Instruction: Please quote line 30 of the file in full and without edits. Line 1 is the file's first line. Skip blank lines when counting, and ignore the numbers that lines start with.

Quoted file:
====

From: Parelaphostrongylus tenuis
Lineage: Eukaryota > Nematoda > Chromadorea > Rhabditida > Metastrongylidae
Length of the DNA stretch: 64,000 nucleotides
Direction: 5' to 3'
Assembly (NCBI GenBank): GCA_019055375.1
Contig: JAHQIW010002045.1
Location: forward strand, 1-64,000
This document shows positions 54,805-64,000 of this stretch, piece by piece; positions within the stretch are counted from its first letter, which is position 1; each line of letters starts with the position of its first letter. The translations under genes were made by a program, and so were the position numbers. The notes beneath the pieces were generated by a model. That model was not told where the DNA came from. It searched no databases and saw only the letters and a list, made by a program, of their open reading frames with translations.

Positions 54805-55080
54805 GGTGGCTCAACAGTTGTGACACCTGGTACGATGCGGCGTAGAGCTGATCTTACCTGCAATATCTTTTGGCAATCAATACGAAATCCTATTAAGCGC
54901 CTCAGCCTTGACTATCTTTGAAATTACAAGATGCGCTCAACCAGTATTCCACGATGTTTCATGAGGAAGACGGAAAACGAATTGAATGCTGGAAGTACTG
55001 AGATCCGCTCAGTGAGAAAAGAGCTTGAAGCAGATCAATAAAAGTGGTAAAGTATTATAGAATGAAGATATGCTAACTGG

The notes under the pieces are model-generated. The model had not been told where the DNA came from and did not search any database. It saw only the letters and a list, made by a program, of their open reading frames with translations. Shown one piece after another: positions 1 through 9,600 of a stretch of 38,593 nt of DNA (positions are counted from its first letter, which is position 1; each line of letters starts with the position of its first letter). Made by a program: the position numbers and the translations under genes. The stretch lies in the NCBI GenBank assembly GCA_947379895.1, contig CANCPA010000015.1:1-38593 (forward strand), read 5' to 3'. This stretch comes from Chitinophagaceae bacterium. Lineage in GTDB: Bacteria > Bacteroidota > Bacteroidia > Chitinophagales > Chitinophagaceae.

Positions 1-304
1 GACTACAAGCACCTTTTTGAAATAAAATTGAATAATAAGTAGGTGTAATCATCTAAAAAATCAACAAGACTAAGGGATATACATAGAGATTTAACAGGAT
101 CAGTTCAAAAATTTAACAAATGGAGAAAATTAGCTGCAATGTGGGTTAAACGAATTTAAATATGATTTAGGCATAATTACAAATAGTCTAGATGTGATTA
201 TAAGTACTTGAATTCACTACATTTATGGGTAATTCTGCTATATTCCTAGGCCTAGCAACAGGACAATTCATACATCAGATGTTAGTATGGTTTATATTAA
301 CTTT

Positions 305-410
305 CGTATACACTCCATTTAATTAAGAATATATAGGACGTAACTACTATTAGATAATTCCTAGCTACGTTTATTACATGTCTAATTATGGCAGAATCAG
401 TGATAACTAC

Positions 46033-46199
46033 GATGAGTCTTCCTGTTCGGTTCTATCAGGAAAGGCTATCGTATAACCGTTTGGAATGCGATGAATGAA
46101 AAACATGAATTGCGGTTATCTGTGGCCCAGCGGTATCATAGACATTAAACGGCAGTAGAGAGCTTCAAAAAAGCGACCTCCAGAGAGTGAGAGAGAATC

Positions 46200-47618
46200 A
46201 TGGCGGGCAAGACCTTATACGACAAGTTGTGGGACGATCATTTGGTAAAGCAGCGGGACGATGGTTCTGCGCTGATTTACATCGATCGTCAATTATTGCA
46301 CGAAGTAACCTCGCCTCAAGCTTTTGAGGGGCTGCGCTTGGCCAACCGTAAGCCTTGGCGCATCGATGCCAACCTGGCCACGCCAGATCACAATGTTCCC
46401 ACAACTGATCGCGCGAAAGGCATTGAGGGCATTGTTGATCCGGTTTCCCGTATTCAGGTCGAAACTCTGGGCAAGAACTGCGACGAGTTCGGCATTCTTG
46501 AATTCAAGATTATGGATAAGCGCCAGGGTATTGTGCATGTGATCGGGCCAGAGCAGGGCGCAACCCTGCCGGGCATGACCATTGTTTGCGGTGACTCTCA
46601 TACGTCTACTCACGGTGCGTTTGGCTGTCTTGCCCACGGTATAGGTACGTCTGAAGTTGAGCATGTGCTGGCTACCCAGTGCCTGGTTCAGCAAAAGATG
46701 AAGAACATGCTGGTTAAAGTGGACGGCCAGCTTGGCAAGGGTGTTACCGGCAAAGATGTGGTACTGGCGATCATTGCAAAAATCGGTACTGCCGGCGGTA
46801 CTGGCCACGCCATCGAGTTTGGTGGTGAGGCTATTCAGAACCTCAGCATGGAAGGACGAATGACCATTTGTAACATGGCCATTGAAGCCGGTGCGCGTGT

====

46501 AATTCAAGATTATGGATAAGCGCCAGGGTATTGTGCATGTGATCGGGCCAGAGCAGGGCGCAACCCTGCCGGGCATGACCATTGTTTGCGGTGACTCTCA